Veils and Variations

for Horn and Orchestra

William Kraft

Publisher: Theodore Presser Company
Print Status: Rental

Quick Overview

The work is in two movements, each of which, in different ways, draws on musical ideas that the composer has explored in other recent pieces. ?Veils,? the title of the first movement, refers to layers of sonorities that combine to form a constantly changing succession of aural textures. This process, which Mr. Kraft has developed in other compositions of the past several years, might me compared to placing a series of colored transparencies beside each other in a layered sequence, the various overlappings producing and array of composite colors. The ?meshing? of these sonorities yields dense ?clouds? of sound, as Mr. Kraft describes them, though the individual sonorities themselves may be quite transparent.

This veiling procedure is evident from the opening moments of the piece. Alto flute and piano provide the first ?veil? of sound, but their combined sonority is soon overlayed with others formed by different combinations of instruments; at length, the entire orchestra is brought into play as part of one sonic layer or another. Only then does the solo horn enter the discourse, sometimes blending into the ever-changing orchestral fabric, but more often standing out from it by dint of the virtuosity of its music, which particularly demanding in its use of the instrument?s extreme high and low ranges.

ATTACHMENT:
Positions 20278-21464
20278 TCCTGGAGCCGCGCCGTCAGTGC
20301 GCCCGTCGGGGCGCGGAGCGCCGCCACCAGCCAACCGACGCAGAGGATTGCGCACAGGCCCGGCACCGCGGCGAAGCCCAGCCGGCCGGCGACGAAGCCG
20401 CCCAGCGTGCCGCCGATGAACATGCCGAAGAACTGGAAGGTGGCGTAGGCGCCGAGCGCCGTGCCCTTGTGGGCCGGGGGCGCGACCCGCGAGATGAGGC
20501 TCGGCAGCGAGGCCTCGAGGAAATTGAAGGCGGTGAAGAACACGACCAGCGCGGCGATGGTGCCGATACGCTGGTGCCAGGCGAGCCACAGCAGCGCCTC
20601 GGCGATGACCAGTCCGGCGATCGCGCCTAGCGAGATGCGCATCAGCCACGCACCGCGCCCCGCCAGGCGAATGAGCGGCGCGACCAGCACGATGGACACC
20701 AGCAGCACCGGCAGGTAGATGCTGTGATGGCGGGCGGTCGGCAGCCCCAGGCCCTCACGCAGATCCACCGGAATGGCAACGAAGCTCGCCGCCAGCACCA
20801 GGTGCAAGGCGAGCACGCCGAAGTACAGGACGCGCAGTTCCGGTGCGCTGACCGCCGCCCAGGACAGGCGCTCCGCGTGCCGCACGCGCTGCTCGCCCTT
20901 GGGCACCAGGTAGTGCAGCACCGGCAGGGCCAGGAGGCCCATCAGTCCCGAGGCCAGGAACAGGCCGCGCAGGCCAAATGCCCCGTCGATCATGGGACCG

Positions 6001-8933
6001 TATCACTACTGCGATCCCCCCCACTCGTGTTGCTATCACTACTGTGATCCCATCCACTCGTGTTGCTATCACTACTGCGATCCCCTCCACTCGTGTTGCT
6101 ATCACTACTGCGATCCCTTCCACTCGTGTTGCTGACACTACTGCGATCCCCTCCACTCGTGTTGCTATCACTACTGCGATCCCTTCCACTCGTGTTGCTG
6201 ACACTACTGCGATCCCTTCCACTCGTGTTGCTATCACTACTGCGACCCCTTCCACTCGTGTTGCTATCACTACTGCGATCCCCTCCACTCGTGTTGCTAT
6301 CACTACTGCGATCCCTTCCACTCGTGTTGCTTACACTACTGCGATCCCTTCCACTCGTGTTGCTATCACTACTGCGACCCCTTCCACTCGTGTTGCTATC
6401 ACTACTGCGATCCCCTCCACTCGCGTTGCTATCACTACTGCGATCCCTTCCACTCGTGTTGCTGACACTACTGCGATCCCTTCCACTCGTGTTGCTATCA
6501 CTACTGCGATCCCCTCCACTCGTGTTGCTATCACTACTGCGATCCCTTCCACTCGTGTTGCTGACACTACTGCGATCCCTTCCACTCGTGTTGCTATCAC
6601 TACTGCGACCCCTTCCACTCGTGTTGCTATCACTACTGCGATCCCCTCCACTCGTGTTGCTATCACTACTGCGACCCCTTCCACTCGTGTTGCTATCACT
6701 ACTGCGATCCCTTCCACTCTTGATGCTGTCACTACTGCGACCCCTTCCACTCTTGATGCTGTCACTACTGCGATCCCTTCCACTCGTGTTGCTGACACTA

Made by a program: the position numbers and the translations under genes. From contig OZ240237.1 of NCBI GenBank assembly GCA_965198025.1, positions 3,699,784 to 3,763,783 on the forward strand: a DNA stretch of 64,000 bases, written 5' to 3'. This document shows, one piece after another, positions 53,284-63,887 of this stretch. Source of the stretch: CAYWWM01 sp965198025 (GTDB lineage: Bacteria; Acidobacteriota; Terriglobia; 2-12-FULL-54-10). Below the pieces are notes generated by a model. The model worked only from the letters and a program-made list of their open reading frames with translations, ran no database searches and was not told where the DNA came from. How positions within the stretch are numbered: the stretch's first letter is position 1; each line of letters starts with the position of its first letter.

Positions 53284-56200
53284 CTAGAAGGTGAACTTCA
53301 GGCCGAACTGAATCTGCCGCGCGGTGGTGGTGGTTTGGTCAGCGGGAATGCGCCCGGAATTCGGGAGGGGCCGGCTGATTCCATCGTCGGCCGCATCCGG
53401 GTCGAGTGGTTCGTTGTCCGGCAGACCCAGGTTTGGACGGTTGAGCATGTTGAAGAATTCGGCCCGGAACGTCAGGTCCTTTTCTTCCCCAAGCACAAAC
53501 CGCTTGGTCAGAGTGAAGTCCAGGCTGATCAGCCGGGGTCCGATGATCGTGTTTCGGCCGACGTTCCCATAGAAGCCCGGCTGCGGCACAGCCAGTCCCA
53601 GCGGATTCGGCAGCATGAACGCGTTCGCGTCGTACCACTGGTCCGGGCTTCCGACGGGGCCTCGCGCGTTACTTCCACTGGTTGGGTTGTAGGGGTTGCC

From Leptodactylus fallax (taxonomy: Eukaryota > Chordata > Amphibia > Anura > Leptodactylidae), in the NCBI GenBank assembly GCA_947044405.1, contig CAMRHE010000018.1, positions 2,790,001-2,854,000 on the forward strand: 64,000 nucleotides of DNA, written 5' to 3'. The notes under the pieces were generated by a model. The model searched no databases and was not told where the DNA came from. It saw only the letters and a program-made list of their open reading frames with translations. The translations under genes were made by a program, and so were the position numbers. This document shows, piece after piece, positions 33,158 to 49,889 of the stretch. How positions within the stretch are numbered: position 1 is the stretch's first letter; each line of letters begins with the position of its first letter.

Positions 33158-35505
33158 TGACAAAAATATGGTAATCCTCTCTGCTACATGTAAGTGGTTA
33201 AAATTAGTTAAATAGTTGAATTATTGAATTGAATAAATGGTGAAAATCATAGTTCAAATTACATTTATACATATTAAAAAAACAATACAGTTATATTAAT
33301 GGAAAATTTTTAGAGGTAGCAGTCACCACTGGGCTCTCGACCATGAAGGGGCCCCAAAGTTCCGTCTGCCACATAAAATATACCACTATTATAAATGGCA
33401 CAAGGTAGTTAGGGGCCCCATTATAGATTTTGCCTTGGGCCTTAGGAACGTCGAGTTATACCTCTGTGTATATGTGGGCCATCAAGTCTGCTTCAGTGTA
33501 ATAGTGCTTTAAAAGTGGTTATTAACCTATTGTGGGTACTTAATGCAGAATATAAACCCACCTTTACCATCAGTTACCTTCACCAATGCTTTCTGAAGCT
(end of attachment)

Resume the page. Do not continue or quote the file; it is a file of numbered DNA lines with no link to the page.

The second movement follows the first without pause, the transition occurring in the course of an unaccompanied passage for the horn. Entitled ?Variations,? the movement grew out of a work for unaccompanied horn called Evening Voluntaries, which the composer wrote in 1980. The title of this piece is that of a poem, a gentle evocation of twilight in the countryside, by Wordsworth. Mr. Kraft says he associated the term ?voluntaries? with distant horn calls, and the theme, taken from Evening Voluntaries, that opens the ?Variations? portion of the present work, has a pastoral, far-off character. There follows a series of variations on this theme. The first is marked by contrasting dynamic levels and registers in the horn part: the second augments these demands with rapid figuration: the third requires rapid, delicate playing, frequently involving triple-tonguing, to realize its wispy textures. A coda in slower tempo offers music more clearly related to the original theme. Unlike the classical theme-and-variations format, these several sections are not clearly defined but flow seamlessly from one to the next.

Available on Rental

Additional Information

Commission Jeff von der Schmidt
Composition Date 1988
Duration 00:27:30
Orchestration Solo Hn.; 3(Picc./A.Fl.) 3(E.H.) 3(B.Cl.) 3 - 4 3 3(B.Tbn.) 1; Timp. 3Perc. Pno.(Cel.) Hp. Str.
Premiere 27th January, 1989. Jeff von der Schmidt, Horn, Berkeley Symphony Orchestra, Kent Nagano conducting.

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